RCRA State Authorization

Posted on 12/27/2011 by James Griffin

Did you know that each U.S. state can enforce its own hazardous waste program and that each State program is unique and can vary from Federal standards?
When Congress first gave the U.S. EPA authority to regulate hazardous waste in the United States (the Resource Conservation and Recovery Act of 1976), they included provisions for each U.S. state to establish and run an independent program of hazardous waste regulation that would operate in lieu of enforcement of Federal standards by the U.S. EPA.
Section 3006 of RCRA encourages each state to develop its own program for managing hazardous waste. As long as the state’s program is “equivalent to” and “consistent with” Federal standards, the EPA must “authorize” the state to implement its program “in lieu of” the Federal program.
When a state is “authorized,” it means that all generators, transporters, and other hazardous waste facilities in that state must comply with the laws, rules, and other requirements of the state rather than those of the U.S. EPA. Even the EPA itself must enforce State laws and rules in place of its own regulations when acting in an authorized state.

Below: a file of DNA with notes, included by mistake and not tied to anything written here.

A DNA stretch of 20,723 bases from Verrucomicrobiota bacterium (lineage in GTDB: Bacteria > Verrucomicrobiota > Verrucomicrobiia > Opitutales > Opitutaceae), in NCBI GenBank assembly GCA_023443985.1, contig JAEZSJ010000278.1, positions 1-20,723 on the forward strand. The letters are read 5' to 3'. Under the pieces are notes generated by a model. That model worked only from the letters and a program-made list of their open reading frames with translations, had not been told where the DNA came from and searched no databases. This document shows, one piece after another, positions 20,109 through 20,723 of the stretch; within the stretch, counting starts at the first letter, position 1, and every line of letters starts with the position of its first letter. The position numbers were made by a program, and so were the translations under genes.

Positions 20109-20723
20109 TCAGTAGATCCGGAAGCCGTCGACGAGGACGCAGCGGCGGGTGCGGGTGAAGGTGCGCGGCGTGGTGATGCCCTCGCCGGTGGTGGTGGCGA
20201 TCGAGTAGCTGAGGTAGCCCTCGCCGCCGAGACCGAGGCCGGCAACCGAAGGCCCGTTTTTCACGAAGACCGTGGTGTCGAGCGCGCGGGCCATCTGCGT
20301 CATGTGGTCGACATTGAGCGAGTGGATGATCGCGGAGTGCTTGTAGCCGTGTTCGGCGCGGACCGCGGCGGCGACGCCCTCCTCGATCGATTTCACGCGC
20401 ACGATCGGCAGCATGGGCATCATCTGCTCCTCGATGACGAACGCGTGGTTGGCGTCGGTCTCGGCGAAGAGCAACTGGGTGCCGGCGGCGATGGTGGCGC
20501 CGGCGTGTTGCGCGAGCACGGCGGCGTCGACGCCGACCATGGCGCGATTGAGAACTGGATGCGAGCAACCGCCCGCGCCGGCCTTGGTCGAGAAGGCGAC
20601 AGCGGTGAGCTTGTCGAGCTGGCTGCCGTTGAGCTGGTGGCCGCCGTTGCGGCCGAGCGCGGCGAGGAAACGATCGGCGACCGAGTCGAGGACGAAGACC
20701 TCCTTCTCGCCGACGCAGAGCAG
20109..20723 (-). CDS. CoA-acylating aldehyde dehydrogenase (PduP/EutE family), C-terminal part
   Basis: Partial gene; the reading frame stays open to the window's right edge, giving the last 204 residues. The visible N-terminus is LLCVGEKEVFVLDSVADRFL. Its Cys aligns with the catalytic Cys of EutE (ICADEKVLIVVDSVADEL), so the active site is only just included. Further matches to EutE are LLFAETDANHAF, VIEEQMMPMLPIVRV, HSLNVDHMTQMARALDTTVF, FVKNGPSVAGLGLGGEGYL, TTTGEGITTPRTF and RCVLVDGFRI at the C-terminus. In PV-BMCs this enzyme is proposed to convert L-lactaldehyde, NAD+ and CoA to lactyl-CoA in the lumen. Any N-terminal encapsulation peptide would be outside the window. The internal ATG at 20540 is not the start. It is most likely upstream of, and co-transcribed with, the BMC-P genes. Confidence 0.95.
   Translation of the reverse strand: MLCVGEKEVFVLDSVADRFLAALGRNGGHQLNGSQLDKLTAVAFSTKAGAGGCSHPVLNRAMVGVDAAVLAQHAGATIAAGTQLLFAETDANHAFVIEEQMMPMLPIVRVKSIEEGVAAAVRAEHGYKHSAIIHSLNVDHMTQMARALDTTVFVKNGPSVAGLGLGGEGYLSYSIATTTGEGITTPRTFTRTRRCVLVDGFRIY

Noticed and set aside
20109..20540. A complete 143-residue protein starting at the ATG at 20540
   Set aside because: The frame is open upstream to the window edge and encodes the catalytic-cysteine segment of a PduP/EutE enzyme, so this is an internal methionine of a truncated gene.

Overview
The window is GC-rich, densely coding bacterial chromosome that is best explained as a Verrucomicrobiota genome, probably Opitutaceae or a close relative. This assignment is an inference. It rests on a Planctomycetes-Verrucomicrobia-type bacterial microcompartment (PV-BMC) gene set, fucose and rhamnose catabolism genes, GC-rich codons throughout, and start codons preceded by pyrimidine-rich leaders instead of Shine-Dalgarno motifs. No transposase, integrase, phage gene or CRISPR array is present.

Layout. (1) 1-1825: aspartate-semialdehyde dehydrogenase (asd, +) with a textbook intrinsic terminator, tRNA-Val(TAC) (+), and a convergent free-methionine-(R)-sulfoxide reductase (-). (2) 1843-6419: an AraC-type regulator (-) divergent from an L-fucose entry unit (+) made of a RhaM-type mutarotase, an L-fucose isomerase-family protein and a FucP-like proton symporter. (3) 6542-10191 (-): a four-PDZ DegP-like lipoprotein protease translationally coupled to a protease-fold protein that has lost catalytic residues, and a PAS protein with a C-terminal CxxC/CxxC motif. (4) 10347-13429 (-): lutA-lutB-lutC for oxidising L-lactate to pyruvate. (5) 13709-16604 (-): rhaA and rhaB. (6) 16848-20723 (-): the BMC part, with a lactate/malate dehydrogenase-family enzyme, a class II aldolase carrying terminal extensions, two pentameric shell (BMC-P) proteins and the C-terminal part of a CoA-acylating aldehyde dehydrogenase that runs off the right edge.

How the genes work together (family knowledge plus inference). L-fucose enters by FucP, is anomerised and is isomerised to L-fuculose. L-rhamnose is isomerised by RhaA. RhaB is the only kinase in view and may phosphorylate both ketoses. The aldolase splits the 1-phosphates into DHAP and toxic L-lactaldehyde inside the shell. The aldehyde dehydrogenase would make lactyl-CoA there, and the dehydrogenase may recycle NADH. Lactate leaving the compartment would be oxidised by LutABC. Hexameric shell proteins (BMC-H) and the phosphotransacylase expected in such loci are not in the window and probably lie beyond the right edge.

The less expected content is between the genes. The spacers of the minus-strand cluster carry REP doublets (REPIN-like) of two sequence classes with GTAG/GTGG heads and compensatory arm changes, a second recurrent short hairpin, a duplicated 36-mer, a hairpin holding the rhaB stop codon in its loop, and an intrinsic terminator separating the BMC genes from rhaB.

Delegating regulatory primacy to the state also means that new rules from the EPA don’t take effect in authorized states until the state itself adopts them[1]. While authorized states are not obligated to adopt new exclusions, allowances, reliefs, or exceptions, they are required to adopt new requirements in order to keep their programs “at least as stringent” [40 CFR Part 271] as Federal standards. If states don’t keep their programs “at least as stringent” as Federal standards, the EPA can revoke the state’s authorization, and all hazardous waste activity in the state becomes subject to inspection, oversight, and enforcement by the U.S. EPA only.
When the EPA creates new, more stringent rules, the state must incorporate those new requirements, or some consistent equivalent, within one year. This time limit is extended to two years if the State legislature needs to get involved.
Because state standards aren’t allowed to be less stringent than Federal standards, the most common variations between State and Federal regulations are things like fewer exceptions, new categories of regulated waste, and additional requirements for storage, transportation, or bookkeeping.
If you would like to know more about state differences, you could visit our workshops on hazardous waste management in California, Texas, and New York, or, if you are a Lion Member, you can view the state-by-state reviews in our Lioncasts program.
[1] There is, of course, an exception to this delayed rule adoption. If the EPA promulgates new regulations under the authority granted by the Hazardous and Solid Waste Amendments of 1984, those new regulations take effect in all states simultaneously, even without state-level adoption of similar rules. [See Section 3006 of RCRA]

Tags: hazardous, RCRA, state rules, waste

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